Waste-to-Energy Contributing to Resource Efficiency
In cooperation with recycling, Waste-to-Energy Plants help Member States divert waste that is not good enough for recycling from landfilling and use it to generate energy.
However 34% of Municipal Solid Waste (MSW) across the EU 28 is still landfilled, although landfill gasses (methane) contribute significantly to global warming (equaling 25 times CO2).
How can Member States, who still mainly rely on landfilling, fulfil the aims of the European Landfill Directive, i.e. diverting biodegradable waste from landfills and progress beyond this aim?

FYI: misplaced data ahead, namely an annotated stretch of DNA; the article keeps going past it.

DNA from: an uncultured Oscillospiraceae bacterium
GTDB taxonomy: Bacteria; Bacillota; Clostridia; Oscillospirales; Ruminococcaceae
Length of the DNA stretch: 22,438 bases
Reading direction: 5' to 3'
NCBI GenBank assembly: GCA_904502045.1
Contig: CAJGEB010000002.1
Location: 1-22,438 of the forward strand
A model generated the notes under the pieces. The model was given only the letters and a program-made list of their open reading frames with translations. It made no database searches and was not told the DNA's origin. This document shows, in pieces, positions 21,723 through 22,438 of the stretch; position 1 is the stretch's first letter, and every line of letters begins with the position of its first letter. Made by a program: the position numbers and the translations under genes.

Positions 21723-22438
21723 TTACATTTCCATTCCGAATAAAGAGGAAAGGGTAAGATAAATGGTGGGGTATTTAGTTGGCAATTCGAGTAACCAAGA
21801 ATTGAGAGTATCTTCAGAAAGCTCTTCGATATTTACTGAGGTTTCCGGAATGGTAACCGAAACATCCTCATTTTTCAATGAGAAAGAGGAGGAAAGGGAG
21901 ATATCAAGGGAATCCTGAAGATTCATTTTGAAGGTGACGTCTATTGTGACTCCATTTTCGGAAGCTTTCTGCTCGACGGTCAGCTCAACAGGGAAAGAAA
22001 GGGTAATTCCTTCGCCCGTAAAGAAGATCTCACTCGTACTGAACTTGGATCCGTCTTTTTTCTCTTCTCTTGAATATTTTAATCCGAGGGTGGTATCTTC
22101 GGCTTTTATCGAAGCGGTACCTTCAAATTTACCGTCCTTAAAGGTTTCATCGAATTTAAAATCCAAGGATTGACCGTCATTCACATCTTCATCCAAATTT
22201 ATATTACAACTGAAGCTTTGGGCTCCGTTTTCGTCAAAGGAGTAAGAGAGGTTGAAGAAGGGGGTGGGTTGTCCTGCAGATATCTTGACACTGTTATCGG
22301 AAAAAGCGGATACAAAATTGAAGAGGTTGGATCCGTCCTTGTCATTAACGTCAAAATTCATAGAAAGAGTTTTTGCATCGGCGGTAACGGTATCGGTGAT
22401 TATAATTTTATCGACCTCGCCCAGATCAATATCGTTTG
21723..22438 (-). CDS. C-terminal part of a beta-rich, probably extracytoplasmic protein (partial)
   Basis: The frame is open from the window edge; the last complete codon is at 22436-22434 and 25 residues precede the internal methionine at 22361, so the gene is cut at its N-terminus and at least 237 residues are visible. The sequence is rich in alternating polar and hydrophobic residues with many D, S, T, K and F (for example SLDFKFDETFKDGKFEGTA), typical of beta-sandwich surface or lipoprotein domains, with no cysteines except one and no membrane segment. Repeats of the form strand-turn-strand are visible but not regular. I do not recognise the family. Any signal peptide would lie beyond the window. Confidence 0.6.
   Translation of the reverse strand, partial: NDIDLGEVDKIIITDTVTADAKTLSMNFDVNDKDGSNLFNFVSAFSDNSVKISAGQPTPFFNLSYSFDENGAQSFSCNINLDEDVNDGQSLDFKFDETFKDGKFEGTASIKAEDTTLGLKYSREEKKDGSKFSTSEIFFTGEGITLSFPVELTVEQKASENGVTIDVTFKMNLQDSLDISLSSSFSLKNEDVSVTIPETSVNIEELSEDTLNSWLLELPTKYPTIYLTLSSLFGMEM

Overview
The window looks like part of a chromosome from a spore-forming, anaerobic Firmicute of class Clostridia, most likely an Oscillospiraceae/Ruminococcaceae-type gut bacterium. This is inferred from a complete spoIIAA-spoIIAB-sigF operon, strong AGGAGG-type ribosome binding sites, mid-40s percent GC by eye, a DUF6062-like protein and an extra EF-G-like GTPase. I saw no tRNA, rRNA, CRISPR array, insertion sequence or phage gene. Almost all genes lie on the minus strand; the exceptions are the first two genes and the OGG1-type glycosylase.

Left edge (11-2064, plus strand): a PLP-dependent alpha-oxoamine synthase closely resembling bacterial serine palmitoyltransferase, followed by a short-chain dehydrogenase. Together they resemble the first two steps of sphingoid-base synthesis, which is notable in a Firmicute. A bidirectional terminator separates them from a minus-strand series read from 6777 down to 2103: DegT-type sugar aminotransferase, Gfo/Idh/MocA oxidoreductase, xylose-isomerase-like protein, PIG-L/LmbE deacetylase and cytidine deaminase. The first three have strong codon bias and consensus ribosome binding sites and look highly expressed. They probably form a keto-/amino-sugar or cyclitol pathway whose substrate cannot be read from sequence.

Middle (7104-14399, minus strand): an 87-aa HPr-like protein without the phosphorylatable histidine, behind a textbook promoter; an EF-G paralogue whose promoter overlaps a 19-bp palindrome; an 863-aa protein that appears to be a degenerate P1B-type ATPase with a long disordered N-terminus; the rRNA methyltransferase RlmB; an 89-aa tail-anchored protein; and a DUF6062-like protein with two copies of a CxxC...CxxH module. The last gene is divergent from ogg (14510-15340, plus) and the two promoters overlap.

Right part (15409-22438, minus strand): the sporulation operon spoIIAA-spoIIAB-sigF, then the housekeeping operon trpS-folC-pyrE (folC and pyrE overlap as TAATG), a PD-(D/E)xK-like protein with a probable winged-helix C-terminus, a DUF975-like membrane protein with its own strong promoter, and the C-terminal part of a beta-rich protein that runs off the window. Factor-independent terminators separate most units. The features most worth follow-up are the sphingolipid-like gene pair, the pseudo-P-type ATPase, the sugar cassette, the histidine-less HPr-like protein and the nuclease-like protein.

What are the alternatives and how can they be intelligently combined to achieve maximum reduction of environmental impact?
The Member States who have most successfully reduced dependence on landfill have done this by combining recycling, biological treatment (e.g. composting and anaerobic digestion), and Waste-to-Energy.
Graph on the treatment of municipal waste in Europe in 2012
Waste-to-Energy is a hygienic means of treating waste (destroying viruses and bacteria), which prevents polluted or degraded materials from entering the recycling-process and then into new products.
The combustion process cleans and separates metals and inerts from mixed waste, which could not otherwise be recycled. As a result further recycling of these metals is possible. Please see the section on Waste-to-Energy and Resource Efficiency for further information